Chronicle of the Middle East and North Africa

Iran Privatization Wave Raises Concern

Current doubts about Iran privatization wave path stem from negative past experiences, lack of transparency and the absence of comprehensive economic plans.

Iran Privatization Wave
A general view shows the Iranian capital Tehran. ATTA KENARE / AFP

Ali Noureddine

This article was translated from Arabic.

The Iranian government is gearing up to generate 108,000 Iranian tomans in 2023 from the sale of government-owned assets.

In order to facilitate this process, the Iranian authorities have secured the approval of Supreme Leader Ali Khamenei to establish a special seven-member committee with extensive powers to oversee the privatization effort. The committee’s mandate includes identifying surplus public assets, determining their value and the optimal method of sale, as well as approving any sale transactions.

Suspicions surround the plan

Rapid developments surrounding the expected wave of privatization have raised concerns among senior economists in Iran. These concerns are particularly related to the lack of transparency and the suspicion surrounding the plan. The primary issue with the privatization plan is that it bypasses the powers of the Iranian Parliament. The decision to form an extraordinary committee was made by the heads of the legislative, executive, and judicial authorities without discussing the committee’s tasks and powers publicly in Parliament.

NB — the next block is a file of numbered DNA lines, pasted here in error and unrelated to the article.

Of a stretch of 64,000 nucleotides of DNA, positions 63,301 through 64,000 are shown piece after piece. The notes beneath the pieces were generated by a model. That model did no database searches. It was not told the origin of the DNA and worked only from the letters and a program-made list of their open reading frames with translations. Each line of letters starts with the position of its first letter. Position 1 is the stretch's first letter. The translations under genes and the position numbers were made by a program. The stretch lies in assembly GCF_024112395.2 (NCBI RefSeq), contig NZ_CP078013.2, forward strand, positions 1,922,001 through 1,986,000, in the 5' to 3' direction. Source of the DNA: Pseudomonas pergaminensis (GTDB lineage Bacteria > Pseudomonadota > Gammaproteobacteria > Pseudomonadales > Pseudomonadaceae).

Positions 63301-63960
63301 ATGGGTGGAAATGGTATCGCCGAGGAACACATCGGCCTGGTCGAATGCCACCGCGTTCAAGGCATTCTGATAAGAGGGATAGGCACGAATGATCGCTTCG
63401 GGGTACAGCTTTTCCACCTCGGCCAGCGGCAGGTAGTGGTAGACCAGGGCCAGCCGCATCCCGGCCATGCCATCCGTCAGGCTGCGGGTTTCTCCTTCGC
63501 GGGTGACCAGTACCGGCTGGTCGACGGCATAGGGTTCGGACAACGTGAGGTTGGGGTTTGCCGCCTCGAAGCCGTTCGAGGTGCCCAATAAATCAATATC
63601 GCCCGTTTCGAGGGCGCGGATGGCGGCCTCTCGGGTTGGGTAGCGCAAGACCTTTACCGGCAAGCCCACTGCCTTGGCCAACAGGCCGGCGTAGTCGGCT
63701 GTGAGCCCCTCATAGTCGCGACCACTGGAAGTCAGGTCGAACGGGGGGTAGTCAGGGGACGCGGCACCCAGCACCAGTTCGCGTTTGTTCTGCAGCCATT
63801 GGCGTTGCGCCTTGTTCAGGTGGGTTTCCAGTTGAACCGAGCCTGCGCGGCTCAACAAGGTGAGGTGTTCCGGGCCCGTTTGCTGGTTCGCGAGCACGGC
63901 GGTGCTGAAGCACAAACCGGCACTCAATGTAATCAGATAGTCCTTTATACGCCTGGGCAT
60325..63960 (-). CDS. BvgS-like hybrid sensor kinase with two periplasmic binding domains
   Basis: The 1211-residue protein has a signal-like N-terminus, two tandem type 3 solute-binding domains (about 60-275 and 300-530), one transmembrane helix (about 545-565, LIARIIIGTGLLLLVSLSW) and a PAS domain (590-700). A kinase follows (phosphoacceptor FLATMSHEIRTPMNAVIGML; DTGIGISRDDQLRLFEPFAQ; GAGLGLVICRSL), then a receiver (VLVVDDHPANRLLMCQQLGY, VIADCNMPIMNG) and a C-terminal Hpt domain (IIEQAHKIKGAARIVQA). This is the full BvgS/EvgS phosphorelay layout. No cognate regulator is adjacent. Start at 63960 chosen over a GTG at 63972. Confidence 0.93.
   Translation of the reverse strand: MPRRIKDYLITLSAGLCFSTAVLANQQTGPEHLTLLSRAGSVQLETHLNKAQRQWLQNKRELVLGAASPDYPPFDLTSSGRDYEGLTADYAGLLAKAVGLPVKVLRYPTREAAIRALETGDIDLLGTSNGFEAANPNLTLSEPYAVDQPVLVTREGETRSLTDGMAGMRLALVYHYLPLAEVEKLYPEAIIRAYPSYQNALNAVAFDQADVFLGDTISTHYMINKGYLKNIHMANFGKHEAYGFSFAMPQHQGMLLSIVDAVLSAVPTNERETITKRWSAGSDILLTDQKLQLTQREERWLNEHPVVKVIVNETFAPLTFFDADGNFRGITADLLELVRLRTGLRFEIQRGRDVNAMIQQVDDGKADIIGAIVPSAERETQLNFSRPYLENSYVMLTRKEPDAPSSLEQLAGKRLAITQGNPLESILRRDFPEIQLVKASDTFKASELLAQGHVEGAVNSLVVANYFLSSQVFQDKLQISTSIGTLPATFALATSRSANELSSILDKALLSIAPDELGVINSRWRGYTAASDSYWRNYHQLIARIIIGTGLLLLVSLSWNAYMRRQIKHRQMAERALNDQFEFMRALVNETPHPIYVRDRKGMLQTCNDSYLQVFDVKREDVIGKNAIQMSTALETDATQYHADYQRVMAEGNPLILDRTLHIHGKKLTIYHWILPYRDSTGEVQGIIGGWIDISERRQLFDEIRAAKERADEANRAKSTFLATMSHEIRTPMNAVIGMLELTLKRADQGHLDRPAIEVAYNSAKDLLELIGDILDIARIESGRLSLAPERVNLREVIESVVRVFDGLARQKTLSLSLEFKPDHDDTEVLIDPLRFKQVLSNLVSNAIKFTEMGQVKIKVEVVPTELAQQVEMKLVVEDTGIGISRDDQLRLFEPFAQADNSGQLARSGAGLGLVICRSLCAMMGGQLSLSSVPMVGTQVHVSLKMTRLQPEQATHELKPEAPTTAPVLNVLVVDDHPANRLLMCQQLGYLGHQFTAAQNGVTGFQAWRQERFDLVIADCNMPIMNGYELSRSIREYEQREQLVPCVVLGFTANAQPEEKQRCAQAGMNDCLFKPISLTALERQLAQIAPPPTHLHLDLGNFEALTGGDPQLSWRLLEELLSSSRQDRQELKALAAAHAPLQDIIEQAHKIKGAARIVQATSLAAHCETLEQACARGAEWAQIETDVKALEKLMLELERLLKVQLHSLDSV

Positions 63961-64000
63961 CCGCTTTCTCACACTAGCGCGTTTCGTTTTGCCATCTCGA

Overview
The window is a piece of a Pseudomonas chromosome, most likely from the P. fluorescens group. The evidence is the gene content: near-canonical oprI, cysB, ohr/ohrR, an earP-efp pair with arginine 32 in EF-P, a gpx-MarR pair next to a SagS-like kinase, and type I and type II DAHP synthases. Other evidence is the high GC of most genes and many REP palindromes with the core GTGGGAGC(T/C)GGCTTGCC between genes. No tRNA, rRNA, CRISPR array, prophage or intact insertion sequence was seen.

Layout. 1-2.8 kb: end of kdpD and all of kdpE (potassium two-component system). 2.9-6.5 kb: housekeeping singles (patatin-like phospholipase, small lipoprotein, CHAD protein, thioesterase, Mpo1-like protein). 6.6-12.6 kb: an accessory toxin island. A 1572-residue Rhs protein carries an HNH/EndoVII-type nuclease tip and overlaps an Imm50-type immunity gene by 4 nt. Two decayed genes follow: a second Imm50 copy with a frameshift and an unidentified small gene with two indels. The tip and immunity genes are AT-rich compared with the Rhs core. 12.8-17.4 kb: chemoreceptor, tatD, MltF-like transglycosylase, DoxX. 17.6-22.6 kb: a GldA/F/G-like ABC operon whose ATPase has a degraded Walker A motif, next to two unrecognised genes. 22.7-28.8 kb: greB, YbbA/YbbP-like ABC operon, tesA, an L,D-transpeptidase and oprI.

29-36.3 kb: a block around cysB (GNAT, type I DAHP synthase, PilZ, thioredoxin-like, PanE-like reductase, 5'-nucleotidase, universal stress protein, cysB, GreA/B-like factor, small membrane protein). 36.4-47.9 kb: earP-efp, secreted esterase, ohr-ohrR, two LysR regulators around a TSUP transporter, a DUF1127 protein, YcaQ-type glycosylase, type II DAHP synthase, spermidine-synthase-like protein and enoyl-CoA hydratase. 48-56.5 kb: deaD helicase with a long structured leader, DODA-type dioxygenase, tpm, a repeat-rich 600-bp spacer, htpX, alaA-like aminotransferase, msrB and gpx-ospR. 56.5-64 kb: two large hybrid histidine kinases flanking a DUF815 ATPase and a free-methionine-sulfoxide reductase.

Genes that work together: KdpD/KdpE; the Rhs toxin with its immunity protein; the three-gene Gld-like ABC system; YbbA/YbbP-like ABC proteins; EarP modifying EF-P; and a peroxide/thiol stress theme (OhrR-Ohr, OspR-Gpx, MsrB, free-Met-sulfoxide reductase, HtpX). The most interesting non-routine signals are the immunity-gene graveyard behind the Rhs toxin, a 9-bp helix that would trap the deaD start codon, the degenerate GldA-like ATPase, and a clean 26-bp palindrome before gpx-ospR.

Additionally, there has been no discussion about the type of public assets that will be privatized. The lack of transparency and haste in passing the plan has raised questions about the motive behind this approach, especially considering the significant value the authorities aim to collect from the sale of public assets.

It’s important to note that the Iranian constitution exclusively grants Parliament the power to legislate in all matters related to the disposal of money or public assets. The circumvention of Parliament’s power suggests a deliberate violation of the constitution with the aim of concealing certain aspects of the plan.

The major issue with the extraordinary committee is the nature of illogical and unprecedented tasks and powers it will exercise. The committee will have absolute and comprehensive immunity from legal prosecution for the decisions it takes, which will exempt it from accountability in the event of involvement in crimes affecting public money. Furthermore, the committee will have semi-legislative powers, allowing it to freeze the implementation of any laws that may conflict with its decisions regarding privatization.

Finally, there are no controls in place for the committee, in terms of the type or size of assets that can be sold within a year of its formation, or the prices that will be charged for selling public assets.

The committee is comprised of several members, including Iran’s First Vice President, Mohammad Mokhber, Minister of Economy Ehsan Khandozi, Minister of Interior Ahmad Vahidi, and Minister of Roads and Urban Construction Mehrdad Bozarbash. Additionally, the head of the Planning and Budgeting Organization, Masoud Merkazemi, a Parliamentarian appointed by the speaker, and an additional representative from the judiciary will also be part of the committee.